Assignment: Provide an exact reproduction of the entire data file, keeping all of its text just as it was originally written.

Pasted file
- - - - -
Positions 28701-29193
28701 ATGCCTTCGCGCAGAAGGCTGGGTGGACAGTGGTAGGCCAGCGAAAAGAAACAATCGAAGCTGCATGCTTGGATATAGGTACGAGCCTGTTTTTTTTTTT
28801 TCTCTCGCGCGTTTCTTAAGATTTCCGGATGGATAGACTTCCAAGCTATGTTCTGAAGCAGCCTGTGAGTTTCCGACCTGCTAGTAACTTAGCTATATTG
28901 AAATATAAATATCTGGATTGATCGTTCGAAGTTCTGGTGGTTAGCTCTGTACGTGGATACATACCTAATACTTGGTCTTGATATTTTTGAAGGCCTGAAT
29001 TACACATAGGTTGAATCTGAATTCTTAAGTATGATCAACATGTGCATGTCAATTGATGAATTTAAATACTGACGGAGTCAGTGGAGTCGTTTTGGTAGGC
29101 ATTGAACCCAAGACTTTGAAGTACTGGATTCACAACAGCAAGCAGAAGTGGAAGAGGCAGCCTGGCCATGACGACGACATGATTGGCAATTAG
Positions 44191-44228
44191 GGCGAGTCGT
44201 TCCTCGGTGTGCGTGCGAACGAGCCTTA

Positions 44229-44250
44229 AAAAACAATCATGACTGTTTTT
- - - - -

Positions 28701-29193
28701 ATGCCTTCGCGCAGAAGGCTGGGTGGACAGTGGTAGGCCAGCGAAAAGAAACAATCGAAGCTGCATGCTTGGATATAGGTACGAGCCTGTTTTTTTTTTT
28801 TCTCTCGCGCGTTTCTTAAGATTTCCGGATGGATAGACTTCCAAGCTATGTTCTGAAGCAGCCTGTGAGTTTCCGACCTGCTAGTAACTTAGCTATATTG
28901 AAATATAAATATCTGGATTGATCGTTCGAAGTTCTGGTGGTTAGCTCTGTACGTGGATACATACCTAATACTTGGTCTTGATATTTTTGAAGGCCTGAAT
29001 TACACATAGGTTGAATCTGAATTCTTAAGTATGATCAACATGTGCATGTCAATTGATGAATTTAAATACTGACGGAGTCAGTGGAGTCGTTTTGGTAGGC
29101 ATTGAACCCAAGACTTTGAAGTACTGGATTCACAACAGCAAGCAGAAGTGGAAGAGGCAGCCTGGCCATGACGACGACATGATTGGCAATTAG
Positions 44191-44228
44191 GGCGAGTCGT
44201 TCCTCGGTGTGCGTGCGAACGAGCCTTA

Positions 44229-44250
44229 AAAAACAATCATGACTGTTTTT